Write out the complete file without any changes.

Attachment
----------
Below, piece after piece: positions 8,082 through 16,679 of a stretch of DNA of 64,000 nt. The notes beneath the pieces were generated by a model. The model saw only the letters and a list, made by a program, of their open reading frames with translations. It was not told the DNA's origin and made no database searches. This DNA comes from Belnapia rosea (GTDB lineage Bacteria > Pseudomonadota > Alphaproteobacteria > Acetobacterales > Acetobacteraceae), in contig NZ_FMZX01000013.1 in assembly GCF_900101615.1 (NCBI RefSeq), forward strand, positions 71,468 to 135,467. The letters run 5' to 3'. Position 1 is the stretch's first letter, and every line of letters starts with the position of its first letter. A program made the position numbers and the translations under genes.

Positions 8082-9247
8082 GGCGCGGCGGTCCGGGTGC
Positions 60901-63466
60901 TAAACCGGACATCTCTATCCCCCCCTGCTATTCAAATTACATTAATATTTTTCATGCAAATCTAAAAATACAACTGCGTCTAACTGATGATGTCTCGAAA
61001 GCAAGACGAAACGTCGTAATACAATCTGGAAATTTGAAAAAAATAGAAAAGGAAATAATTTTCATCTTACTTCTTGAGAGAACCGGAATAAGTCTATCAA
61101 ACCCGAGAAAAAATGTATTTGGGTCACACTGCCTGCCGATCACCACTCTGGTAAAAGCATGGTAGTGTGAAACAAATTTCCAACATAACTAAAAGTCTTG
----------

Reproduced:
Below, piece after piece: positions 8,082 through 16,679 of a stretch of DNA of 64,000 nt. The notes beneath the pieces were generated by a model. The model saw only the letters and a list, made by a program, of their open reading frames with translations. It was not told the DNA's origin and made no database searches. This DNA comes from Belnapia rosea (GTDB lineage Bacteria > Pseudomonadota > Alphaproteobacteria > Acetobacterales > Acetobacteraceae), in contig NZ_FMZX01000013.1 in assembly GCF_900101615.1 (NCBI RefSeq), forward strand, positions 71,468 to 135,467. The letters run 5' to 3'. Position 1 is the stretch's first letter, and every line of letters starts with the position of its first letter. A program made the position numbers and the translations under genes.

Positions 8082-9247
8082 GGCGCGGCGGTCCGGGTGC
Positions 60901-63466
60901 TAAACCGGACATCTCTATCCCCCCCTGCTATTCAAATTACATTAATATTTTTCATGCAAATCTAAAAATACAACTGCGTCTAACTGATGATGTCTCGAAA
61001 GCAAGACGAAACGTCGTAATACAATCTGGAAATTTGAAAAAAATAGAAAAGGAAATAATTTTCATCTTACTTCTTGAGAGAACCGGAATAAGTCTATCAA
61101 ACCCGAGAAAAAATGTATTTGGGTCACACTGCCTGCCGATCACCACTCTGGTAAAAGCATGGTAGTGTGAAACAAATTTCCAACATAACTAAAAGTCTTG